One of the key features available when you use the Bot Framework is the ability to seamlessly connect your bot to multiple channels, all from the same bot.
Click here to learn more about currently supported channels, and how to connect to them.
While your bot is in development, you can debug and test your bot locally using the debugger for Visual Studio and Visual Studio Code for the .NET and Node.js SDK’s respectively. You can also use the Bot Framework Emulator to chat with your bot locally and inspect the messages your bot sends and receives. But what about when your bot is already in production? The Bot Framework Emulator uses an instance of the Web Chat control, which is only used in DirectLine, or embedded into web sites using a standard or custom configuration. Popular third party channels such as Slack, Facebook Messenger, Kik, etc. all implement their own chat channel user interfaces. In this post, we’ll discuss how you can locally debug your bot from any channel your production bot is configured for, using ngrok.
From the ngrok documentation – “ngrok allows you to expose a web server running on your local machine to the internet.”
Essentially, what we’ll be doing is using ngrok to forward messages from external channels on the web directly to our local machine to allow debugging, as opposed to the standard messaging endpoint configured in the Bot Framework portal.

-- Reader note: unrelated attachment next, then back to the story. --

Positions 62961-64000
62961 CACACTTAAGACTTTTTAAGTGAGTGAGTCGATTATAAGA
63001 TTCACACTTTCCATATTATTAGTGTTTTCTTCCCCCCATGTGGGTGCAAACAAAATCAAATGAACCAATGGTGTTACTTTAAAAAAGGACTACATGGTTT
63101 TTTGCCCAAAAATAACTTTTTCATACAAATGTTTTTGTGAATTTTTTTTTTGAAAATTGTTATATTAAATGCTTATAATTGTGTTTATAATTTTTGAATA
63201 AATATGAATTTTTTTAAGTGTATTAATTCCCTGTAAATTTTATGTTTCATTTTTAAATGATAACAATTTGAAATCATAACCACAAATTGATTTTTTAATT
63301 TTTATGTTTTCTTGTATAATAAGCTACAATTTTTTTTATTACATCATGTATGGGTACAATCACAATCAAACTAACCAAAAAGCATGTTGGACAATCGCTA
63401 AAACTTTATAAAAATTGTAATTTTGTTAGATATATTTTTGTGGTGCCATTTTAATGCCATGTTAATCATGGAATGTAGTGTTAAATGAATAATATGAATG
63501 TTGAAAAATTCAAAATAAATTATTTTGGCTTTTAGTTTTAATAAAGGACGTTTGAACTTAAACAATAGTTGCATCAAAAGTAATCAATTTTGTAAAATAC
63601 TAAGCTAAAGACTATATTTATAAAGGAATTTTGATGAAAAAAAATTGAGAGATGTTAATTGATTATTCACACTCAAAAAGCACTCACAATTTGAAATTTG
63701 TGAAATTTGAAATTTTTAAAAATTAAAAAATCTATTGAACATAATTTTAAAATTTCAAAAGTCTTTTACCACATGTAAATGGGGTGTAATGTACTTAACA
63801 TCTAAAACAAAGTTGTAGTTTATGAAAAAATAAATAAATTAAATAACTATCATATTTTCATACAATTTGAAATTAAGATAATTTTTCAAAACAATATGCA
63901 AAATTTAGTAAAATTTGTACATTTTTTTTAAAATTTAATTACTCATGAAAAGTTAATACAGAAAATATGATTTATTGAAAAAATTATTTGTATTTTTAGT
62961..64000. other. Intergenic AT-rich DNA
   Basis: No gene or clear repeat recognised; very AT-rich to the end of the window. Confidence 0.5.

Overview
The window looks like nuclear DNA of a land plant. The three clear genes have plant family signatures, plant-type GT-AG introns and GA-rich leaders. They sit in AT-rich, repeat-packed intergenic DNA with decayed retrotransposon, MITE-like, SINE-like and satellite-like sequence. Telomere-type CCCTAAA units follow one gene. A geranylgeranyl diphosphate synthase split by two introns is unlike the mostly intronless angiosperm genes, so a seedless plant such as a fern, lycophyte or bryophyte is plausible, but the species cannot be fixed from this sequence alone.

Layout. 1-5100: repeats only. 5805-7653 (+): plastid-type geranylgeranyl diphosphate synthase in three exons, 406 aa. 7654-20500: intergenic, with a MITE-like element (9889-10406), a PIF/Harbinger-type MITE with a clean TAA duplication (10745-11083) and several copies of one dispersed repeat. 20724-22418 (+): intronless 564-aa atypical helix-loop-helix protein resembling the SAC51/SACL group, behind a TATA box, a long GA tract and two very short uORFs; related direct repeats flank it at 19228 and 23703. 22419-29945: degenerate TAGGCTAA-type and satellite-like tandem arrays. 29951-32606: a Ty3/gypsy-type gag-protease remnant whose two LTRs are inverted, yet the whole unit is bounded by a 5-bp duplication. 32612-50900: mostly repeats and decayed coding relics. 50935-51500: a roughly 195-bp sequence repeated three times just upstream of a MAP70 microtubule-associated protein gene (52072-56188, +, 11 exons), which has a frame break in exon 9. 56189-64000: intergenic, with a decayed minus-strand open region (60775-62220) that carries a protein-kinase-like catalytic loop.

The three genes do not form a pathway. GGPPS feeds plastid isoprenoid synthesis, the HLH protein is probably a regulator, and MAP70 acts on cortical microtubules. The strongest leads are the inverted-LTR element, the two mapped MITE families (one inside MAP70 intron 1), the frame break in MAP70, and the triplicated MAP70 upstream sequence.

Click here to download ngrok.
From the command line, run the following command:
ngrok http 3980 -host-header="localhost:3980"
Note: You may use any localhost port you’d like
When ngrok starts, it will display the public forwarding URL you’ll need to copy and save for later, as highlighted below.
While ngrok is running, login to the Bot Framework portal and view your bot settings and scroll down to Configuration. At your bot’s messaging endpoint, copy and paste the ngrok forwarding link in place of your existing url, as shown below. Ensure that you maintain “/api/messages” at the end of the URL as shown below:
Scroll to the bottom of the settings page, and then click ‘Save changes.’
At this point, incoming messages from to your bot from external channels will now be sent to your local bot. The sample bot we’ll use to demonstrate this is already configured live for Facebook Messenger.
Locally, in Visual Studio we set breakpoints in the MessagesController.cs class provided by the .NET SDK. Expanding the text property from the incoming activity object, we’ve verified that the message we sent the bot from messenger is being intercepted locally for us to debug.
From here you can debug normally, and run your code step by step.
You can use this to debug your bot from any channel, using either the .NET or Node.js SDK.
Eric Dahlvang and Matthew Shim from the Bot Framework Team